Adding some acid clears up your tastebuds
Aside from sauces there are tons of other side dishes and acids that can really bring that extra flavor to a BBQ dish. BBQ food tends to be a little on the greasy side, and adding some acid clears up your tastebuds so you can taste every detail. This is why you often see a pickle on a burger or on a tray of BBQ meats in an American smokehouse. This is the recipe for Smokey’s version of classic South American chimichurri!
(about 1 cup)
- 6 cloves of garlic, finely chopped
- 3 fresh bay leaves, stem removed and finely chopped
- 2 fresh green jalapeños, minced, seeds in
- 1 red bell pepper, minced, seeds in
- 1 bunch of parsley, very finely chopped
- 1 bunch flat leaf parsley, very finely chopped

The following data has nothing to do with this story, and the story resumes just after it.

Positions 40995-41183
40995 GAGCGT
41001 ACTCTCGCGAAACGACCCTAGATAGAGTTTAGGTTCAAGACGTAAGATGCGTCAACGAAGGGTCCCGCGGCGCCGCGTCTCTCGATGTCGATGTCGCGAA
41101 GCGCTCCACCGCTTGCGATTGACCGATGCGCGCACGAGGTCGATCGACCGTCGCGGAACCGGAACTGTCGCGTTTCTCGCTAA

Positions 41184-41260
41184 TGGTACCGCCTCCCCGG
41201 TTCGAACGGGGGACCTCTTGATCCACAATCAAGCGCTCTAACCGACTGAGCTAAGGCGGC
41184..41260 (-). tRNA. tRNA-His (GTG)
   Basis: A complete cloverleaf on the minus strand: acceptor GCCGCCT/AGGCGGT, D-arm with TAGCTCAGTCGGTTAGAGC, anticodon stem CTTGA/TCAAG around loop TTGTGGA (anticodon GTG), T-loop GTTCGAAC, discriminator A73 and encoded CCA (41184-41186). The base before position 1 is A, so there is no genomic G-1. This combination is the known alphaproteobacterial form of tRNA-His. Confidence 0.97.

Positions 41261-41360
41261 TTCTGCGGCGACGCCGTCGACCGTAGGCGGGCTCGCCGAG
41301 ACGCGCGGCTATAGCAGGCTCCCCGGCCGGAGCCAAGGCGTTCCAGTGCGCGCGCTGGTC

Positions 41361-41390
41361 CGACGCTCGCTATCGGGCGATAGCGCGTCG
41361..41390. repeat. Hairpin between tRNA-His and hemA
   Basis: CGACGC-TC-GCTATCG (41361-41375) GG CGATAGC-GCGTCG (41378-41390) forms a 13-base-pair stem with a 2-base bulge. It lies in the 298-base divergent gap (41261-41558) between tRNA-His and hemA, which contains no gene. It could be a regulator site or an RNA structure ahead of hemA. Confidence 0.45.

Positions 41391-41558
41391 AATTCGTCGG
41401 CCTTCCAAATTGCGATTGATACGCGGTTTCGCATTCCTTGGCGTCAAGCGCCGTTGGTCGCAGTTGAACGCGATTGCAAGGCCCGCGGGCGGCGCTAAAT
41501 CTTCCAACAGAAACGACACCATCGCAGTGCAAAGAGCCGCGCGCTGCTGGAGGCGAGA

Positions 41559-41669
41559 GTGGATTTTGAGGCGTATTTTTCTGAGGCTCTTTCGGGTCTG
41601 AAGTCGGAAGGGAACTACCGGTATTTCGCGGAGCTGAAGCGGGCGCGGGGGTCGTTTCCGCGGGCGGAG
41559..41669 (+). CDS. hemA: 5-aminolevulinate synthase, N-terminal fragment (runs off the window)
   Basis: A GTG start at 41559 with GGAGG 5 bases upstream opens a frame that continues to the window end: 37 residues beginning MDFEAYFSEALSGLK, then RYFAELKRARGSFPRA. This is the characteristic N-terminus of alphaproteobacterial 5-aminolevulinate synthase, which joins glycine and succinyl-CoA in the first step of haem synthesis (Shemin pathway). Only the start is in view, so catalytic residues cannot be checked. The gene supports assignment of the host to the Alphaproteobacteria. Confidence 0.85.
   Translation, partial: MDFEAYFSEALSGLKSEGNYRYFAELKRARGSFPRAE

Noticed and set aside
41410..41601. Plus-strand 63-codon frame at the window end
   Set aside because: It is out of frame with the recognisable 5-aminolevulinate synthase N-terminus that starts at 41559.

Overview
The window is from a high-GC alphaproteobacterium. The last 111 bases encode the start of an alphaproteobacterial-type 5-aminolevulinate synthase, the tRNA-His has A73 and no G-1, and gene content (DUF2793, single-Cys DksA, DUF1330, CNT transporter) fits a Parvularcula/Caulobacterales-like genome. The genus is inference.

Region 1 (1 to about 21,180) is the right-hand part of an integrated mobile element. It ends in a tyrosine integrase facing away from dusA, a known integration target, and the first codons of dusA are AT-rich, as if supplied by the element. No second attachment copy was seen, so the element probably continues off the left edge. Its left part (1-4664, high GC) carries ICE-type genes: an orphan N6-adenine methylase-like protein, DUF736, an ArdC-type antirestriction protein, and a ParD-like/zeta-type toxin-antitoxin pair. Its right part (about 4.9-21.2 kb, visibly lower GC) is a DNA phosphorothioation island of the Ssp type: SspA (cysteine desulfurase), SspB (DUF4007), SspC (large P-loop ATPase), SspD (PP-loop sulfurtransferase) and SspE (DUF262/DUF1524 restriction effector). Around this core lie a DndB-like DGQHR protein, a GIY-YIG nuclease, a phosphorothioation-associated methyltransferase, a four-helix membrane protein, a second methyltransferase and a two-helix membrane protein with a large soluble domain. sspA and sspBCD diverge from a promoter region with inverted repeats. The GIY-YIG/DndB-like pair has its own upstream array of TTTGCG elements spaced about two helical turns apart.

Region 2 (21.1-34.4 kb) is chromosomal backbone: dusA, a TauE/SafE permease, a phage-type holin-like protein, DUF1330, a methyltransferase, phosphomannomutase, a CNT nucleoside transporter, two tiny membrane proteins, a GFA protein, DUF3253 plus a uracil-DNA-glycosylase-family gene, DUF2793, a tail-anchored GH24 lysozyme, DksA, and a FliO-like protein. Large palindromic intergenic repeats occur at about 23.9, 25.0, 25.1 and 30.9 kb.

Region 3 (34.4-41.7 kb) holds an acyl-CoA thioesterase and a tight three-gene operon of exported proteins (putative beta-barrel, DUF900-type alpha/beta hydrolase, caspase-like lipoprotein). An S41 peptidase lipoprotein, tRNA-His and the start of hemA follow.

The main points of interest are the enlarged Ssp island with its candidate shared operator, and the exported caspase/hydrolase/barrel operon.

- ½ bunch of fresh oregano, very finely chopped
- ¼ bunch of cilantro, very finely chopped
- 1 tbsp coarse sea salt
- freshly ground black pepper
- 2⅓ fl oz (70 ml) white wine vinegar
- 5⅓ fl oz (160 ml) olive oil
- Jar (250 ml / 1 cup)
How to make:
A good chimichurri takes some chopping, but never throw your ingredients in a food processor as a shortcut. That will puree your herbs and garlic and doesn’t result in a fresh green herb sauce.
Make the chimichurri by mixing your finely chopped herbs with the other ingredients, and don’t forget to taste. You want the chimichurri to be refreshing, slightly salty, and spicy. Add salt, pepper, or vinegar to taste.
Covered and under a layer of oil, the chimichurri keeps for up to a week in the fridge.